Collaborating to make a difference

Illustration of a shape representing collaboration

Having the support and collaboration of partners enables NCEZID to make an even bigger mark in saving lives and strengthening our preparedness to fight emerging and zoonotic infectious diseases. Our partners are diverse and have a wealth of expertise, as these examples show.

Return to NCEZID Accomplishments 2019
CDC and FBI conducted workshops to prepare public health and law enforcement professionals to work together to identify suspicious biological threats.

NCEZID partners with the FBI to prepare for biological events

Bacteria Bacillus anthracis

In 2019, NCEZID continued to collaborate with the US Federal Bureau of Investigation’s (FBI) Weapons of Mass Destruction Directorate. Using a Joint Criminal-Epidemiological Investigations Workshop developed with the FBI, NCEZID trained select global public health and law enforcement professionals to work together to identify, assess, and investigate suspicious biological threats. At the request of the Japanese government, CDC and FBI instructors worked with Japan’s Ministry of Health, Labour and Welfare to conduct a workshop in March. Other training sessions took place in the European Union and South Africa. After participating in these workshops, public health and law enforcement agencies are better equipped to work together to respond to a biological event.

Fighting Antibiotic Resistance
Caring is his calling as a male doctor holding a phone

There’s an app for that

NCEZID works with partners around the world to find innovative approaches to detect and respond to antibiotic resistance threats that occur in healthcare settings. A recent collaboration was with the technology company Ilúm that designed a smartphone app called Acumen. Acumen was given to healthcare providers in Colombia, providing them instant access to antibiotic resistance data specific to their geographic area. That helped ensure that the right antibiotic was used at the right time and at the right dose.

Fortifying readiness: New guidance for responding to an anthrax event

Anthrax is an infection caused by Bacillus anthracis, which is a tier 1 select agent and considered a bioterrorism agent. The possibility exists of an intentional wide-area aerosolized release of B. anthracis spores, potentially exposing millions of people. To prepare for a potential deliberate release, the US government has stockpiled therapeutics for anthrax prevention and treatment. In 2017, NCEZID scientists presented the latest research to the Advisory Committee on Immunization Practices, which led to updated anthrax vaccine recommendations in 2019. Guidelines are essential for safe and effective use of medical countermeasures. The recommendations also will help healthcare providers and emergency preparedness officials and planners improve preparation for a wide-area aerosolized release of anthrax.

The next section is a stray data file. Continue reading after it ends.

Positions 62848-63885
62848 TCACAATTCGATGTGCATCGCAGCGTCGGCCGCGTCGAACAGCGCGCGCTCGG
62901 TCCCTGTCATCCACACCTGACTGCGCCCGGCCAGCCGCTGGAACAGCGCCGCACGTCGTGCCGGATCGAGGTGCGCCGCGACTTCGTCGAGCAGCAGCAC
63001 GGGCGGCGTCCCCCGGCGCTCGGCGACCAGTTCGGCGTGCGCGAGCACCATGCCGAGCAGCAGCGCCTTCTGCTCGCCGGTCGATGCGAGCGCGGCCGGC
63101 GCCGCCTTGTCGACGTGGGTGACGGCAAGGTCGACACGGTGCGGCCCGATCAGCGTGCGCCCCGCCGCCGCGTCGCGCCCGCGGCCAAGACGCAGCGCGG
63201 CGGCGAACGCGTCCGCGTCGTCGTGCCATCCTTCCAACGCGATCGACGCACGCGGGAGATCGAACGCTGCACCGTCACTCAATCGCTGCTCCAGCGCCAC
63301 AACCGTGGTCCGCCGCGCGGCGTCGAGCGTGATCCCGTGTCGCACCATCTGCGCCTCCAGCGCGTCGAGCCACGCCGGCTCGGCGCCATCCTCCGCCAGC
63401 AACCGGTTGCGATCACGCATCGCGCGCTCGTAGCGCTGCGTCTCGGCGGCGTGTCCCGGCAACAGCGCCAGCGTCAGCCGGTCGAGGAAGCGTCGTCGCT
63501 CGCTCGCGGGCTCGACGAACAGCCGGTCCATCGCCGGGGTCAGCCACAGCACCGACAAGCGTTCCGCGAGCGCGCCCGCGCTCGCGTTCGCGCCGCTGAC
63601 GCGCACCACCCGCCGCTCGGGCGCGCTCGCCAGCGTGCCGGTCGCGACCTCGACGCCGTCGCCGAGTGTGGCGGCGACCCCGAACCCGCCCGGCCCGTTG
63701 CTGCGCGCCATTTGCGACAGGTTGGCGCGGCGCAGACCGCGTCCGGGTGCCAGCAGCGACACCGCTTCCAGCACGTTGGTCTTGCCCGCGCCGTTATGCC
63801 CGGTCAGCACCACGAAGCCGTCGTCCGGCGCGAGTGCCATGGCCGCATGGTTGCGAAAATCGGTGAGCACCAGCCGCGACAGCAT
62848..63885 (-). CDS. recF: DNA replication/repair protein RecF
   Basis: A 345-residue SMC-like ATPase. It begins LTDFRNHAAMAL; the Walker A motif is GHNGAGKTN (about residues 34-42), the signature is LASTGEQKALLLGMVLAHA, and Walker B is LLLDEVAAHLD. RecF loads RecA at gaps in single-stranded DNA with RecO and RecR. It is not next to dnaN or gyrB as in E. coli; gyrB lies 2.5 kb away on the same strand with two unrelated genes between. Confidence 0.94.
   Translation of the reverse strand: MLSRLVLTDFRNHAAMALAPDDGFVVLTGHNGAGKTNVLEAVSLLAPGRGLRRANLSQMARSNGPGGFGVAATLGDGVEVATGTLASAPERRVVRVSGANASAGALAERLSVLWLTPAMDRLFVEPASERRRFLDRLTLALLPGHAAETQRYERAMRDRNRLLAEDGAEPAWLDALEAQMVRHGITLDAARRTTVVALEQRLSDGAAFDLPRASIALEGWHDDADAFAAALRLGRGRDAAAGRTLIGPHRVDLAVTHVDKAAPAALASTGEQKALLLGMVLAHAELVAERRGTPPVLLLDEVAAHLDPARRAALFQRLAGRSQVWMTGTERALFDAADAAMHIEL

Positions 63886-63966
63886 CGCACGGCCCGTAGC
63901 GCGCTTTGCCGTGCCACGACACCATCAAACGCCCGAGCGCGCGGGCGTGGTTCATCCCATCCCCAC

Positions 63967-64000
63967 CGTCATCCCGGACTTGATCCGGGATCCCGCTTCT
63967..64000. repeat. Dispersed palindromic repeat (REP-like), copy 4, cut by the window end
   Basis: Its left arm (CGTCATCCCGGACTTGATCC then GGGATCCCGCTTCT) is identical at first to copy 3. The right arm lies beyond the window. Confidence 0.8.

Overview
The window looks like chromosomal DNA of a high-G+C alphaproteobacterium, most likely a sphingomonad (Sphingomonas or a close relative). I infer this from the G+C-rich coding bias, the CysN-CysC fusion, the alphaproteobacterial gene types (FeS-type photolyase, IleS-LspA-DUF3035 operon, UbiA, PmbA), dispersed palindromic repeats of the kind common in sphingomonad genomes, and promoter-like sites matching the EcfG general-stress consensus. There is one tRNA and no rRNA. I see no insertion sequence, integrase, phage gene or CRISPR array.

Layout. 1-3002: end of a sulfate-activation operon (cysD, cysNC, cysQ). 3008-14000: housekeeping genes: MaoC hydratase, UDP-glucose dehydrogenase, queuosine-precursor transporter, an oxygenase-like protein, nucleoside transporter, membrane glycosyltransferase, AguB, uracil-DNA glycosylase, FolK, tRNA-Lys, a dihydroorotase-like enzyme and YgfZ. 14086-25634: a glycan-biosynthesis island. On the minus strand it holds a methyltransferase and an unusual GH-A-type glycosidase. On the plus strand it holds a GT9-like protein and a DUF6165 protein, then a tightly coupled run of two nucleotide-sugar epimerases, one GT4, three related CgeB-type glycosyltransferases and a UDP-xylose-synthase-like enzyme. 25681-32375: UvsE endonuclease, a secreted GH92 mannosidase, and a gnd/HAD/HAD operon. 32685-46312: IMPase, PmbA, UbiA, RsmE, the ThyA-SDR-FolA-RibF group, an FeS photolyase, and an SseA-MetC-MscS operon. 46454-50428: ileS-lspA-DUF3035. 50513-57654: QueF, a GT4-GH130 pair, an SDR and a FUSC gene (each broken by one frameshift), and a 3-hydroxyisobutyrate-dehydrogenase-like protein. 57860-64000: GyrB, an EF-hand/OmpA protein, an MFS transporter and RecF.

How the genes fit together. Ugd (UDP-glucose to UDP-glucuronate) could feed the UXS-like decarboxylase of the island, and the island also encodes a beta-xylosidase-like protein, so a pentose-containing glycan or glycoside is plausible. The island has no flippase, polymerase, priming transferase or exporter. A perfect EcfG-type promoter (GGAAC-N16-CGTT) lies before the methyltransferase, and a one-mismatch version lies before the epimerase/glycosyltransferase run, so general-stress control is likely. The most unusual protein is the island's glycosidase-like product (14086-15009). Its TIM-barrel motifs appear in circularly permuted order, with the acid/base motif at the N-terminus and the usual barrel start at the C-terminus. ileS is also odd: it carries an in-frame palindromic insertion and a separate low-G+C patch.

What are the top zoonotic disease threats in the United States?

Group of Outdoor Raised Organic Chickens

The One Health Office’s US Prioritization Report highlighted the country’s top zoonotic disease threats, which can spread between animals (like chickens) and people.

NCEZID released a report pdf icon[PDF – 68 pages] in April 2019 outlining the United States’ top zoonotic disease threats following a workshop with federal and state One Health experts. The results were a critical step toward a coordinated, United States-specific approach to One Health, which recognizes that human health is connected to the health of animals and the environment. The top-ranked threats were zoonotic flu (flu viruses that can spread between animals and humans), salmonellosis, West Nile virus, plague, emerging coronaviruses like MERS (Middle East respiratory syndrome), rabies, brucellosis, and Lyme disease.

Since the workshop, CDC and other federal partners have established the One Health Federal Interagency Network, bringing together federal agencies to exchange information and opportunities for collaboration in support of One Health.

ELC by the numbers

231 million Awarded through the Epidemiology and Laboratory Capacity for Prevention and Control of Emerging Infectious Diseases (ELC) cooperative agreement.

64 State, local, and territorial jurisdictions awarded funding to support efforts to combat infectious diseases

4 Public health programs will be strengthened by:

  • Building cross-cutting epidemiology and laboratory capacity
  • Combating foodborne and waterborne diseases
  • Reducing healthcare-associated infections and antibiotic resistance
  • Fighting vector-borne diseases
Illustration showing Emerging and Zoonotic Infectious diseases